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Bears quarterback Mitch Trubisky walked gingerly off the field at Los Angeles Memorial Coliseum following the Bears’ 17-7 loss to the Rams Sunday night.

In a way, it was an analogy for the Bears’ 2019 season. The team is wounded and defeated and limping toward the exits.

What can be made of the Bears’ most recent defeat? It was their fifth loss in six games, and the seventh time all season in which the defense held the opponent under 20 points.

Bears offense just can’t score points

No matter what silver linings appear in the storm clouds of the Bears’ 2019 season, one simple, regrettable fact remains.

The Bears offense just can’t score enough points to win.

Trubisky actually threw the ball a little better on several occasions against the Rams. He developed a nice rapport with Anthony Miller. He swung the ball nicely to Tarik Cohen and Taylor Gabriel and allowed them to make some plays in space. He continued to use Allen Robinson as a security blanket.

And yet, the Bears scored just 7 points. Why?

Well, two drives stalled and resulted in missed field goals by Eddy Pineiro. Most of the others came from questionable decision-making or misthrows downfield.

Trubisky’s timing and downfield accuracy remain suspect

Although Trubisky developed a rhythm on underneath routes that enabled the Bears to retain possession and sustain some drives, the struggling quarterback just couldn’t connect on the big play when it was needed.

Trubisky underthrew Cohen on a wheel route that could have gone for six, or at least resulted in a big gain. He threw underneath to Robinson when the receiver actually had a beat on his defender and was looking for the ball up top. And, perhaps the most egregious, he underthrew Miller on what was all but a guaranteed touchdown early in the game.

These are the types of plays that an NFL quarterback has to make. You can only dink-and-dunk your way down the field for so long before the defense forces you to make a big play.

In three seasons in the league, we have not seen Trubisky’s downfield accuracy improve. And, in fact, we might have seen it regress.

Bears’ defensive efforts continue to go to waste

The Bears defense is not without its blame. No matter how good a unit might be, there’s always room for improvement.

For the defense, it was in the run game.

Without two of their top wide receivers, the Rams offense fed the ball to running back Todd Gurley early and often. Despite running behind a banged-up, patchwork offensive line, Gurley rushed 25 times for 97 yards and a touchdown.

If those numbers seem underwhelming, it’s because the Bears actually played much better run defense in the second half. In the first half, Gurley rushed 12 times for 64 yards (5.3 yards per carry). In the second, Gurley rushed 13 times for just 33 yards (2.5 YPC). Clearly, the defense adjusted and stepped up its game.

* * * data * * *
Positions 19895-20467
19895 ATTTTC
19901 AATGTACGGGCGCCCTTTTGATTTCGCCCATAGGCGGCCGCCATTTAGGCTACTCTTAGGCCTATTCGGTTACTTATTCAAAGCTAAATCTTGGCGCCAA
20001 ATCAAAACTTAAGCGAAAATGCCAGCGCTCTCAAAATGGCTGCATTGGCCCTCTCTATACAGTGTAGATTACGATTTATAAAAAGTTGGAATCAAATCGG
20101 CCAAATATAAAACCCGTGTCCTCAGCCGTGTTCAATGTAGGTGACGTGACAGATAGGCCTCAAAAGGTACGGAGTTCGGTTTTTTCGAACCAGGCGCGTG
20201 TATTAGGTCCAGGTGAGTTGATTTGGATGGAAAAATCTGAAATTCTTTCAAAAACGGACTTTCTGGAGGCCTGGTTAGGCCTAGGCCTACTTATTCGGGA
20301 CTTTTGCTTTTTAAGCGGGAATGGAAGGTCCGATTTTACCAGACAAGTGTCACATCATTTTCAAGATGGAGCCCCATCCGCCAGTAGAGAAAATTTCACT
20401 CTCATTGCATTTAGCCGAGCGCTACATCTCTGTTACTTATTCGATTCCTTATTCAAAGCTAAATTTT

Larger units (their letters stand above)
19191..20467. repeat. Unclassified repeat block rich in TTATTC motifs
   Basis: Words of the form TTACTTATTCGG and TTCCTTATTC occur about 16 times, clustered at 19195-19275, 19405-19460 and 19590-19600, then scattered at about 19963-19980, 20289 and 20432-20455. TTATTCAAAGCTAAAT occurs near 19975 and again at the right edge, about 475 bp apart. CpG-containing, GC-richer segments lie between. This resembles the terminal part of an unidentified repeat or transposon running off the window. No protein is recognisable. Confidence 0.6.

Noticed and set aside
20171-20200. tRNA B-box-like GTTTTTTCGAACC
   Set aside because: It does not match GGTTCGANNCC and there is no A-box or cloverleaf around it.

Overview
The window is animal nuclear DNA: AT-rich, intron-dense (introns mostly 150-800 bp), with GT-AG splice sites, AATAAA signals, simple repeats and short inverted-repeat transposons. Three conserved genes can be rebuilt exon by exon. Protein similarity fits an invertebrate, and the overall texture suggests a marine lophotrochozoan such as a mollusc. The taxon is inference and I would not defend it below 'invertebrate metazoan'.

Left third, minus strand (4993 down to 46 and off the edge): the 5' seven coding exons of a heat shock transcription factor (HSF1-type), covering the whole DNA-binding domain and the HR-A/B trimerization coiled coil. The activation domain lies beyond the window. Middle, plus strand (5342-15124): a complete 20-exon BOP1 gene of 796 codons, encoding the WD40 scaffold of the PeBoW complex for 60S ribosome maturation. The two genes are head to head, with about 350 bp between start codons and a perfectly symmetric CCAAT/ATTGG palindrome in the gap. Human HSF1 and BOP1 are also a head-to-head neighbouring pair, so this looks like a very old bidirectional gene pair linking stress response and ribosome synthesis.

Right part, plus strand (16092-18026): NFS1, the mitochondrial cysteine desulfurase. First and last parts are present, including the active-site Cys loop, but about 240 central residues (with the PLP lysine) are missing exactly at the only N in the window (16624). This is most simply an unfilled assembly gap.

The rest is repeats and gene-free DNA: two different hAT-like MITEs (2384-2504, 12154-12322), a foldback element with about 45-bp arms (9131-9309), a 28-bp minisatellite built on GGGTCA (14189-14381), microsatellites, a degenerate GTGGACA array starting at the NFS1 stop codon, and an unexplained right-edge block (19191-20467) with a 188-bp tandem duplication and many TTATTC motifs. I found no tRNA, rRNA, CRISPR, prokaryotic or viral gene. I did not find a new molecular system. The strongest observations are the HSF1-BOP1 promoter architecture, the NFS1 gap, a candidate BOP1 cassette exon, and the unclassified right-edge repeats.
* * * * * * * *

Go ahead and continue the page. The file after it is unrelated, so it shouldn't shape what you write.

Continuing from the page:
But how do you fault the defense for allowing just 17 points? The Bears are allowing on average 17.4 points per game, which ranks them 4th in the NFL.

One time, loudly from the cheap seats: you cannot play much better defense, nor can you ask much more from them!

The defense is still young and mostly under contract, so they have a Super Bowl window for that side of the ball. But how much longer will the offense keep their own window closed and locked?

Bears need to play rest of this season with the next in mind

Although they won’t publicly acknowledge it until mathematics say so, the Bears do not factor into the playoff picture.

Which means, everything they do for the remainder of the season must be with an eye toward the future. And if this is the case, it makes little sense to switch to quarterback Chase Daniel.

I can only make one argument for inserting Daniel into the starting lineup. It is awfully difficult to gauge your skill position players when a quarterback cannot find them and deliver the ball accurately. Thus, if Daniel “knows the system” and can throw the ball better than Trubisky can, he might be able to test such young players as Miller, Javon Wims, and maybe even Riley Ridley. Perhaps the Bears bring up one of the young tight ends on their practice squad and let them audition for a role.

I also think the Bears need to show us a heavy dose of David Montgomery — assuming his ankle injury improves. The Bears have fared well out of the I-formation and while using a lead blocker for Montgomery. I’d keep handing Montgomery the ball in a similar fashion to what the Rams did with Gurley in the first half. Keep running until the defense stops you.

No more of this “run for 7 yards, run for 5 yards, run for 8 yards and then pass it the next 15 plays.”

Where the Bears go from here

The Bears have two more “favorable” games in the month of November before hitting the Murderers’ Row December stretch.

They first head home to take on the New York Giants in a very winnable game. Then they head to Detroit for a rematch with the Lions on Thanksgiving morning. Feel free to eat turkey and drink wine until you pass out on the couch after that one.

The Bears legitimately can win both of those because neither of those opponents are all that dominant on offense. And, as we’ve just discussed, the defense continues to play well.

After that, the Bears face a December stretch which includes the Cowboys (6-4), the Packers (8-2), the Chiefs (6-4), and the Vikings (8-3).

Yikes.

It is the NFL, and there’s always a hint of “anything can happen” on any given Sunday. But the Bears can’t be concerned with games that far ahead. The first goal is to take what they do well and use it to the best of their ability next Sunday against the Giants.

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